Drowsy Driving Poses a Serious Threat
We all understand the dangers associated with driving while impaired, with speeding or otherwise driving aggressively, and with driving while distracted, but few of us think much about drowsy driving one way or another. After all, it is only natural to feel drowsy from time to time. The fact is, however, that drowsy driving can be deadly driving and deserves more careful attention.
Drowsy Driving: The Statistics
The National Highway Traffic Safety Administration (NHTSA) shares the following dire statistics related to drowsy driving:
In 2017, there were nearly 800 traffic deaths related to drowsy driving.
In 2017, drowsy driving played a role in 91,000 traffic accidents.
Between 2013 and 2017, there were more than 4,000 traffic fatalities related to drowsy driving.
The danger associated with drowsy driving is very real. In traffic safety, public health, and sleep science communities, there is widespread agreement that the statistics listed are underestimates due to the inherent difficulty of pinpointing drowsiness as an official factor in any given traffic accident.
Attitudes Related to Drowsy Driving
NHTSA reports that attitudes related to drowsy driving need to change if we are going to affect change and reduce the number of dangerous accidents associated with this negligent driving practice. The negative consequences of exhaustion include impaired cognition, inferior performance, negative health consequences, accidents on the job, and accidents behind the wheel. As technology continues to make inroads into streamlining our lives, most of us are busier than we have ever been, and this translates to increased fatigue that is not addressed in the same way that other driving hazards are.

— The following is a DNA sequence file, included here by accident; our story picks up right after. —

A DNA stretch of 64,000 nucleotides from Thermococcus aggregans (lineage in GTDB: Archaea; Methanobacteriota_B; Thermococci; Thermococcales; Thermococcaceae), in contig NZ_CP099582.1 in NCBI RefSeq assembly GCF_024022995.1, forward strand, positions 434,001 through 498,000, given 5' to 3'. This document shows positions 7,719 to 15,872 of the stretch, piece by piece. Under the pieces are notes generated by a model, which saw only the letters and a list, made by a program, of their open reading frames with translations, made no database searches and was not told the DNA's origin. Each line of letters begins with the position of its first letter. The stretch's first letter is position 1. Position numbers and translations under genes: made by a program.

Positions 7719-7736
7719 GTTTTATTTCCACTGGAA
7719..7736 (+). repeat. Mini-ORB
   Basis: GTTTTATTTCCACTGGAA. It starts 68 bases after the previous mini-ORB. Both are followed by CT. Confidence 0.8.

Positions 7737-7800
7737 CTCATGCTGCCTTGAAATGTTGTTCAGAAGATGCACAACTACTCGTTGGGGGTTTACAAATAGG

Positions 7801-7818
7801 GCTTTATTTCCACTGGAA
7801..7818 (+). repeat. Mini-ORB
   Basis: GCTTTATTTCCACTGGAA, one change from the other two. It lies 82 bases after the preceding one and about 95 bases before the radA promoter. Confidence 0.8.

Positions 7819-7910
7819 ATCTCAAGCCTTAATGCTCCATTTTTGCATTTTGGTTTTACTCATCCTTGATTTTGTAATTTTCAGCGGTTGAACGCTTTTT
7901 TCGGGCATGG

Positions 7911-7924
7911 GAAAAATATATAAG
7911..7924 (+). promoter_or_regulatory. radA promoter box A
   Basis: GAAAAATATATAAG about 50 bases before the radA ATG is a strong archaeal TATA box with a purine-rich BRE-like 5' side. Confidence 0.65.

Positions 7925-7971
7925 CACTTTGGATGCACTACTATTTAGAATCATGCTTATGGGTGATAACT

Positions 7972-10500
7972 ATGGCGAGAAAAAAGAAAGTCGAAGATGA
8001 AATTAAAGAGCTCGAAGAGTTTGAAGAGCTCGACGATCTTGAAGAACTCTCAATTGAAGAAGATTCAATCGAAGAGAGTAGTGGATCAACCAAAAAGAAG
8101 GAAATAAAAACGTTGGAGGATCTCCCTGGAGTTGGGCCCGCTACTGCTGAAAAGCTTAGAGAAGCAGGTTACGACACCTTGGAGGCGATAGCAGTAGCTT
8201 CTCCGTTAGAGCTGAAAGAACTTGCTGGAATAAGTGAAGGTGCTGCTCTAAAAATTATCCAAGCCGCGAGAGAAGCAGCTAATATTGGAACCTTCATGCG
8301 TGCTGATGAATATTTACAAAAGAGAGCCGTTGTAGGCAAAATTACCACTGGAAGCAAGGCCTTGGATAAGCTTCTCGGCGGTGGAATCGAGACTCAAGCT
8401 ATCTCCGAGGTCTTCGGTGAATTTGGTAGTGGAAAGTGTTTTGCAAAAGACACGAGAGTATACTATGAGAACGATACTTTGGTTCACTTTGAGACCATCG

Drowsy Driving Accidents
NHTSA relays that, while accidents caused by drowsy drivers can happen at any time, they are most common in the late afternoon and between the hours of midnight and 6 AM – when the internal clock that regulates sleep tends to slow down. Further, drowsy driving accidents are even more common on rural highways and roads.
In order for motorists to avoid the dangers of drowsy driving, they are responsible for taking the necessary precautions, including all of the following:
Getting enough sleep on a daily basis (about seven to eight hours a night)
Preparing for long trips by getting plenty of sleep the night before
Avoiding alcohol before getting behind the wheel (Alcohol can exacerbate the effects of drowsiness)
Ensuring that any medication one takes does not list drowsiness as a side effect
NHTSA is committed to increasing public awareness and improving public education related to this undeniably dangerous form of driver negligence.